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Robbery, Burglary, Theft and Handling Stolen Goods

The Theft Act 1968 covers these offences and others, for example, shoplifting, theft in breach of trust, theft by finding, going equipped to steal, handling stolen goods, taking a conveyance without consent (including the aggravated offence) or allowing yourself to be carried. It is a complex area of the law, with specific legal meanings, and we can give you thorough, professional advice as to whether you may have a legal defence.

You might have come into possession of someone else’s property quite legitimately. You may have assumed property to be abandoned. In the case of handling stolen goods, you might have suspected the property was stolen, but this would not be sufficient for a conviction. If you drive a car which doesn’t belong to you, it may not constitute a criminal offence. The same applies where you accept a lift from someone who has stolen a car. You might be accused of an offence of robbery (or other type of offence) where you were present but didn’t get involved. It may seem very unfair. This is sometimes referred to as ‘joint enterprise’; a complicated legal concept which we can help you to understand.

Robbery is theft with the use or threat of the use of force. The prosecution must prove that the force used or threat was “in order to steal”. It is a serious offence.

Burglary (domestic and non- domestic) is committed where someone enters a building as a trespasser with intent to steal, or that person does steal or commits criminal damage or has another ulterior intent. In the case of sentencing, a minimum fixed term of imprisonment of 3 years can apply for a third offence.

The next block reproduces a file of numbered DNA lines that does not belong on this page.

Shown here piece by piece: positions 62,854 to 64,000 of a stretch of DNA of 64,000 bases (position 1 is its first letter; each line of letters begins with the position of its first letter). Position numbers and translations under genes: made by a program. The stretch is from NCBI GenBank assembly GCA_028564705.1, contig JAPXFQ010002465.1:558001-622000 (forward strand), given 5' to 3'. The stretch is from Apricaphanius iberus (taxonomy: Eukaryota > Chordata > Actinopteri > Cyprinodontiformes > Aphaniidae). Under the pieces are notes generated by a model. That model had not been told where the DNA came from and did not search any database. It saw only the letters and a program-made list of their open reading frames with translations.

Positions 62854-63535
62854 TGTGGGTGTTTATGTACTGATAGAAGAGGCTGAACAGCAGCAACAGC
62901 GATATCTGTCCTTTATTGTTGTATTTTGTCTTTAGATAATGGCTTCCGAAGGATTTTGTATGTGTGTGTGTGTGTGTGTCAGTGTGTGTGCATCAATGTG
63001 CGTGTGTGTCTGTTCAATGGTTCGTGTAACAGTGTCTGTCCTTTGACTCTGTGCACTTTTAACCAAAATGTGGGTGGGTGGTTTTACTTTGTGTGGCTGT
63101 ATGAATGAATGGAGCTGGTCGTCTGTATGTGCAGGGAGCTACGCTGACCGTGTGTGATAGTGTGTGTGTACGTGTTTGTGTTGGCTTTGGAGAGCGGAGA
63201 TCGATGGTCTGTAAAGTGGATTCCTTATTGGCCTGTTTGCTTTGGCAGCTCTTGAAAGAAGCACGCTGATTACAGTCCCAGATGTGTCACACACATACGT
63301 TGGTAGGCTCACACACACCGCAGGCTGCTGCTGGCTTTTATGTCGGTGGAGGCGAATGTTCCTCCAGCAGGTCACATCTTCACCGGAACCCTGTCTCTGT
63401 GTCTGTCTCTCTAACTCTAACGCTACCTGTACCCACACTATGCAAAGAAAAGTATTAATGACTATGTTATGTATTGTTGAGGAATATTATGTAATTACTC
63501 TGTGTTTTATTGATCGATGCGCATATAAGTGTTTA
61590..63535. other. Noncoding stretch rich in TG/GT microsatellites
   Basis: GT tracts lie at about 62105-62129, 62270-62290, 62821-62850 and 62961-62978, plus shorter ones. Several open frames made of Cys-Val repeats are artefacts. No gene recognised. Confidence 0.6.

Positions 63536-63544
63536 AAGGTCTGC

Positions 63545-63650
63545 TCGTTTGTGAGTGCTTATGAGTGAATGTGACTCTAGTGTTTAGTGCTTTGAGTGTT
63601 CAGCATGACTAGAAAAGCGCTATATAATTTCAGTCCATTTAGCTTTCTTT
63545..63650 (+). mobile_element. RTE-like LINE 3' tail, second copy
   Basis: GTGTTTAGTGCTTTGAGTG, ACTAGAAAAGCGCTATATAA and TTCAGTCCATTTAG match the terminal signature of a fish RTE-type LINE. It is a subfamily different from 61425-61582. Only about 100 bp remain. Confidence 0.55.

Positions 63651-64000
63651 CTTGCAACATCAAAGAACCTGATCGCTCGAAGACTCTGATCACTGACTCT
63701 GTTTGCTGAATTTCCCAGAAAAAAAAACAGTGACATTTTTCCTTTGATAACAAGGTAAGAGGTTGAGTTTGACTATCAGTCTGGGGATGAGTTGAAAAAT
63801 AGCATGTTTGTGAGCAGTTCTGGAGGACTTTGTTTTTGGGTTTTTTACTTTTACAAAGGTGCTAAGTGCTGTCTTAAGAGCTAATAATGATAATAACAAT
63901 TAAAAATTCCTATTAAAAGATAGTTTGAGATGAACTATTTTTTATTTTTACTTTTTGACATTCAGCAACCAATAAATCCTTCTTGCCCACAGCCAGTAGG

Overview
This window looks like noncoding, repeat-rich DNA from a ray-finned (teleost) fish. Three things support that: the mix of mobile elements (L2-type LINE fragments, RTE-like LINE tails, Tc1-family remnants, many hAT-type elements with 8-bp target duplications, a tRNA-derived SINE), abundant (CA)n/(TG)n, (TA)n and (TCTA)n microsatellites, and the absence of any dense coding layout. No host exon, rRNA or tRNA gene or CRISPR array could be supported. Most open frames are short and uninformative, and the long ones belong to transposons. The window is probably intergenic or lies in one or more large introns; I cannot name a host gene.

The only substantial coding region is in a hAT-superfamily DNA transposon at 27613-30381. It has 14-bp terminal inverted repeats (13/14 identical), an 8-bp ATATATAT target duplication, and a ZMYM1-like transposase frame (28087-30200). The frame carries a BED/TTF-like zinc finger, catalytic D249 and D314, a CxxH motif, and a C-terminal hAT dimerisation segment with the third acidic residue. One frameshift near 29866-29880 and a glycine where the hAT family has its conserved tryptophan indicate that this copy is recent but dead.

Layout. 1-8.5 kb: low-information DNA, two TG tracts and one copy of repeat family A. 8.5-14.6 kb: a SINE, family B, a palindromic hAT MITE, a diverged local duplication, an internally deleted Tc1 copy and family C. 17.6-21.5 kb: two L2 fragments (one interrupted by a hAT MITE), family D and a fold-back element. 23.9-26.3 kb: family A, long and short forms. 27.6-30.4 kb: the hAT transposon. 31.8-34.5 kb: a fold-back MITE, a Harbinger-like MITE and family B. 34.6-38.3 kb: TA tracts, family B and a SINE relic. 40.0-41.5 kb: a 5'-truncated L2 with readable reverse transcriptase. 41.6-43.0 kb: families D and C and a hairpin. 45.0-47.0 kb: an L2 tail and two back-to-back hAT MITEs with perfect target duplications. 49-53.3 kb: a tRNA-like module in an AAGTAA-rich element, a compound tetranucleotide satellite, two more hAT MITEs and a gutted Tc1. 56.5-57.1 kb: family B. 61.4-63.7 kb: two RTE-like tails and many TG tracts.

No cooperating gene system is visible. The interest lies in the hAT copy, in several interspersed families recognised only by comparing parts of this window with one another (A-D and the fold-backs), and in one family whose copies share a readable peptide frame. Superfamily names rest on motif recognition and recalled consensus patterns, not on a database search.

Handling stolen goods is an offence where someone knowingly or believing them to be stolen, dishonestly undertakes in their retention, removal, disposal or realisation, by or for the benefit of another person. An issue is whether the person is shutting their mind to the obvious conclusion that the goods are stolen.

Many of these allegations involve the use of forensic evidence (DNA which can take the form of hair, saliva, blood or fingerprints) by the police. We can help you to challenge such evidence, where you think mistakes have been made, or where there is a lawful reason for you being linked to a crime scene. We regularly use experts in forensic science to test the quality of that evidence.

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